Quercetin is a natural plant pigment that is found in many fruits and vegetables and is one of the most abundant antioxidants in the human diet. Quercetin plays a vital role in helping your body combat free radical damage. Free radicals are chemicals related to a host of health issues, including skin aging, cancer, chronic inflammation, and numerous diseases. Quercetin is a flavonol, which is a sub-category of flavonoids. Flavonoids are a particular chemical in plants, called phytonutrients, and have a wide range of health benefits. In this article we will discuss the benefits of quercetin.
Research shows that high levels of free radicals may help to activate genes that promote inflammation. These high levels of free radicals have been shown to lead to an increased inflammatory response. Although a little inflammation is needed to help your body heal and fight infections, consistent inflammation, however, is linked to health problems, including certain cancers, as well as heart and kidney diseases.
In test-tube studies, quercetin reduced markers of inflammation in human cells, including the molecules tumor necrosis factor alpha (TNFα) and interleukin-6 (IL-6). While these studies are promising, more human research is needed to understand Quercetin’s potential anti-inflammatory properties.
Studies suggest that due to quercetin's antioxidant properties, this natural plant pigment may also have cancer-fighting properties. In a review of test-tube and animal studies, quercetin was found to suppress cell growth and induce cell death in prostate cancer cells. Although similar findings produced the same results more research is needed to conclude quercetin as an effective alternative treatment for cancer.
Research suggest that quercetin may help to prevent neurodegenerative diseases such as Alzheimer’s, Parkinson’s disease, and or dementia. Several studies show coffee has been linked to a lower risk of Alzheimer’s disease. The studies show, however, that quercetin, not caffeine, is the primary compound in coffee that’s responsible for its potential protective effects against this disease.
In one particular study, for example, mice with Alzheimer’s disease received quercetin injections every two days for three months. At the end of the study, the injections of quercetin had reversed several markers of Alzheimer’s and the mice had also performed much better on learning test. In another study, mice had a quercetin-rich diet which reduced markers of Alzheimer’s disease and improved brain function. It is important to note that the research found that the diet had little to no effect on the animals with late stage Alzheimer’s.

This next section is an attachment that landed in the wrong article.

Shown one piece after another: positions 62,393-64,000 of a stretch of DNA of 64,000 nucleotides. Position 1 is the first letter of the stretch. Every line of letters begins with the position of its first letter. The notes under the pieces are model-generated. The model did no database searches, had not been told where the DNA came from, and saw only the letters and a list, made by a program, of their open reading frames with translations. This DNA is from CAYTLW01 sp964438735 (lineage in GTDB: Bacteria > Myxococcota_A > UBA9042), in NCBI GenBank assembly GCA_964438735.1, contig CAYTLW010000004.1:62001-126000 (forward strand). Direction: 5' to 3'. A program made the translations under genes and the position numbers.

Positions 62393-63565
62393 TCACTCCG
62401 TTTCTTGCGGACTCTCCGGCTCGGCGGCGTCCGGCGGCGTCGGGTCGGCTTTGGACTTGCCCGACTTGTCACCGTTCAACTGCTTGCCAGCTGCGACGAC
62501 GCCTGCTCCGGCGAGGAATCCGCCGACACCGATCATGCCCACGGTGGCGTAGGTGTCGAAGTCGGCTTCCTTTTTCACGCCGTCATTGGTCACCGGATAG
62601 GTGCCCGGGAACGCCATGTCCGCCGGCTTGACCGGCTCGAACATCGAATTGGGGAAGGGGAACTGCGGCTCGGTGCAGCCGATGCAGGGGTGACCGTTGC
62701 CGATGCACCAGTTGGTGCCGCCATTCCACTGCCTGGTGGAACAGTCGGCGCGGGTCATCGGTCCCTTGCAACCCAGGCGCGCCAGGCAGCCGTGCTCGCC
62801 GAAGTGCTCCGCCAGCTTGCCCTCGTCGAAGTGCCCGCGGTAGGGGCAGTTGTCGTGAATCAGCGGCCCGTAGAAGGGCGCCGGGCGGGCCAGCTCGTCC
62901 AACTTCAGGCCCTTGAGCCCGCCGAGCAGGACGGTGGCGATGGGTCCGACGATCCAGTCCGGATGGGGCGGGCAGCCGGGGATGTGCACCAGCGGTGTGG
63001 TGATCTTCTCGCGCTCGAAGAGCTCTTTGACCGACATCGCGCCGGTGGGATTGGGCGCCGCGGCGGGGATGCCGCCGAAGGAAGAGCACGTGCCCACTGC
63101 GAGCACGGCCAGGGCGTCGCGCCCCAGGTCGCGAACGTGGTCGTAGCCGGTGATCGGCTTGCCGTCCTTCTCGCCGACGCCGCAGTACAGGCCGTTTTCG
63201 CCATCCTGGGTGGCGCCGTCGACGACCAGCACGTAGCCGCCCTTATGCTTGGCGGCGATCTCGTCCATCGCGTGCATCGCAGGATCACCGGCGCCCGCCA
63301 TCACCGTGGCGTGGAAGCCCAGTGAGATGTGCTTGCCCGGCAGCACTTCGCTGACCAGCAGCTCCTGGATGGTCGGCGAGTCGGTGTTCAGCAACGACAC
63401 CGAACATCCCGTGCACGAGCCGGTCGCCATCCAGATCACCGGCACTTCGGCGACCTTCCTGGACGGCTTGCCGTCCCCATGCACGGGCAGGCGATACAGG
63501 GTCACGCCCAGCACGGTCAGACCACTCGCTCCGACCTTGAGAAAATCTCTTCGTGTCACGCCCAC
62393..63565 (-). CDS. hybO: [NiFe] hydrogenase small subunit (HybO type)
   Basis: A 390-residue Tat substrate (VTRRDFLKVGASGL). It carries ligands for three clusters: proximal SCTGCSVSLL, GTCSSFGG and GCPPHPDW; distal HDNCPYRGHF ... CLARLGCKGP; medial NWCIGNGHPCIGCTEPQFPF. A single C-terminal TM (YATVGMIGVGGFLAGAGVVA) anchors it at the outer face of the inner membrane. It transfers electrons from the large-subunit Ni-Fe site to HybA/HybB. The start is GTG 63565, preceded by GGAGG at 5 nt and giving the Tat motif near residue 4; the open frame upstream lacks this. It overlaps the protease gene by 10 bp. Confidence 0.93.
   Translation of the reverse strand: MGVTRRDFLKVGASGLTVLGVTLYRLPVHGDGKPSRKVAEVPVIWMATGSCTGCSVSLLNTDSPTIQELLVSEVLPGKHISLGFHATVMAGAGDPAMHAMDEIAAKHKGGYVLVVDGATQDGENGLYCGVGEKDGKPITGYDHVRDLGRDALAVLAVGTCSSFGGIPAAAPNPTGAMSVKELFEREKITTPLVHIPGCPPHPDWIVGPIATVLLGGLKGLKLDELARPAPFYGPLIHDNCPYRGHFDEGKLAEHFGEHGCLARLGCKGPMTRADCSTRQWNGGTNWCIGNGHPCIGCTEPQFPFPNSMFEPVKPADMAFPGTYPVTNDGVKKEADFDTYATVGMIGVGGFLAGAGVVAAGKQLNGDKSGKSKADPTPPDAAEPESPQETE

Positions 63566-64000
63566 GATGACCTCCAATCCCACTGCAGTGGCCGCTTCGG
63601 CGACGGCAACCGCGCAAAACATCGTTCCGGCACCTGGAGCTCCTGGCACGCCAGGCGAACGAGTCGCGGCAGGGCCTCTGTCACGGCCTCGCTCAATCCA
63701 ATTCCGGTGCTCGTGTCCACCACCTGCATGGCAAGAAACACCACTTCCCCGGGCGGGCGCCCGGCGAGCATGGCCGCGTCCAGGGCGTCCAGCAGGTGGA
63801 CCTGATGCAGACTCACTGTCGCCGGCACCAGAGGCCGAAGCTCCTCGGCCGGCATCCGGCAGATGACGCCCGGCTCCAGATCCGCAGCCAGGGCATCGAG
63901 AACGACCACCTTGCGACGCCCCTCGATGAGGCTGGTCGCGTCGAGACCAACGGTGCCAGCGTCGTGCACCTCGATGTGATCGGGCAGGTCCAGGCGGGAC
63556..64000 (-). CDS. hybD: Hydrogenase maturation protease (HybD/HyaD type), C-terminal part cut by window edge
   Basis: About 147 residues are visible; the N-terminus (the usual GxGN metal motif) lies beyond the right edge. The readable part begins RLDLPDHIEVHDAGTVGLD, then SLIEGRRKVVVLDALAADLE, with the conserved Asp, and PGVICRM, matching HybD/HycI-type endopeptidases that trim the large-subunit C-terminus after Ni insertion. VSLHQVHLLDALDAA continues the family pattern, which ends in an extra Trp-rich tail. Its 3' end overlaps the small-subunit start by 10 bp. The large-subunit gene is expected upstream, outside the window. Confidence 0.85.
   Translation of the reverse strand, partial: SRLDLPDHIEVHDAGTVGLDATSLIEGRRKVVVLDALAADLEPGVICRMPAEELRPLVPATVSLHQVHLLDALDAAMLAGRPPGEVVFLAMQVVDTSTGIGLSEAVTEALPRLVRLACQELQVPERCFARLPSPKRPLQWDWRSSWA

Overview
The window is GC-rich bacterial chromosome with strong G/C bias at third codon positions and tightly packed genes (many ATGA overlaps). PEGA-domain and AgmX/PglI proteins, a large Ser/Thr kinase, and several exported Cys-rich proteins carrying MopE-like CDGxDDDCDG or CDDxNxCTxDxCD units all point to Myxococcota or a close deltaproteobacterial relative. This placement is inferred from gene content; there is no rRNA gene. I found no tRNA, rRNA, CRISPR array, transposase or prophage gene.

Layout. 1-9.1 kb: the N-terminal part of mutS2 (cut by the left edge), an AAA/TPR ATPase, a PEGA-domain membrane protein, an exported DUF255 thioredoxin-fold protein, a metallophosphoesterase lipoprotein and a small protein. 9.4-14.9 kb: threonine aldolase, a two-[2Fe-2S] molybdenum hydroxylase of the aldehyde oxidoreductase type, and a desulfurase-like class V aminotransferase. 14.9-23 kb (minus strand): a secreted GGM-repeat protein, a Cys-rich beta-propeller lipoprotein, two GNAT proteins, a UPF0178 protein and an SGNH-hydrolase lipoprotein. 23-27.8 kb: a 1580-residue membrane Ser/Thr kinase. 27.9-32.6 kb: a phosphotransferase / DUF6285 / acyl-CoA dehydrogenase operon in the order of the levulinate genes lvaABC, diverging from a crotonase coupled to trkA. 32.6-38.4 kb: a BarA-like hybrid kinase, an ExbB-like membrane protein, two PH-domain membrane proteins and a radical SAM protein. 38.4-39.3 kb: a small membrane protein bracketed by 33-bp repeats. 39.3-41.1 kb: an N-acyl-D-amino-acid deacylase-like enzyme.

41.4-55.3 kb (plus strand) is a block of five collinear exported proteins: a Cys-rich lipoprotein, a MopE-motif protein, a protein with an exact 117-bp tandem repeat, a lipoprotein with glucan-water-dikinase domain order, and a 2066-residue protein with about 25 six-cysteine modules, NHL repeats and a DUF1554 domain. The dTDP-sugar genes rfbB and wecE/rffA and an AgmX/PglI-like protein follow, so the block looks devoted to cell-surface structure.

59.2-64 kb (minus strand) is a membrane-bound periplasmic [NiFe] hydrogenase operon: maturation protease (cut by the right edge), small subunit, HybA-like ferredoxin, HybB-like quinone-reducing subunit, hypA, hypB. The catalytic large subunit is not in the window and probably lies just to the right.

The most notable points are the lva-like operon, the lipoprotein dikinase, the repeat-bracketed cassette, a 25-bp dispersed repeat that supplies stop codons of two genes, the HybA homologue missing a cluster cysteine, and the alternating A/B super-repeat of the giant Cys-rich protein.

In addition to potentially helping prevent neurodegenerative diseases quercetin may also help combat aging. Test-tube and animal research has suggested that quercetin may help rejuvenate and eliminate aging cells and reduce markers of aging. Quercetin has antioxidant properties. Antioxidants work to protect the body from free radicals, which are unstable molecules in the body. Free radicals can increase the risk of disease and accelerate side effects of aging.
There are many different factors which can contribute to more free radicals, including:
Quercetin is a more powerful antioxidant than vitamin C or vitamin E.
Quercetin’s potential anti-inflammatory properties may provide allergy symptom relief. Research suggest that quercetin might be an effective antihistamine, as it restricts histamine from being released from cells.
These anti-allergy properties in quercetin indicate that it may help treat asthma and bronchitis. One study showed that taking quercetin supplements suppressed peanut-related anaphylactic reactions in mice. It is still unclear whether the compound has the same effect on allergies in humans, so more research is needed before it can be recommended as an alternative treatment.
The leading cause of death in the United States is heart disease. High blood pressure, which affects 1 in 3 American adults, increases your risk of heart disease. According to a 2016 study by the American Heart and Stroke Association, taking quercetin supplements could be an effective way to reduce blood pressure. Other studies have shown that people who were overweight and took a quercetin supplement of 150 milligrams (mg) per day had lower levels of harmful cholesterol in their blood, as well as reduced systolic blood pressure.
In a test tube study, quercetin appeared to have a relaxing effect on the blood vessels. Although these findings are promising, more human studies are needed to determine whether the compound could be an alternative therapy for high blood pressure levels.
Quercetin may help prevent infections because the compound has antibacterial properties, which are effective against almost all types of bacteria- particularly those linked to:
Quercetin, along with other flavonoids, might help fight off viruses, such as:
Quercetin is found naturally in many plant-based foods. Good food sources include:
The amount of quercetin in foods may depend on the conditions in which the food was grown.
On its own, quercetin has low bioavailability, which means your body absorbs it poorly. However, when quercetin is taken with certain additional supplements it has excellent bioavailability. You can purchase quercetin supplements here.
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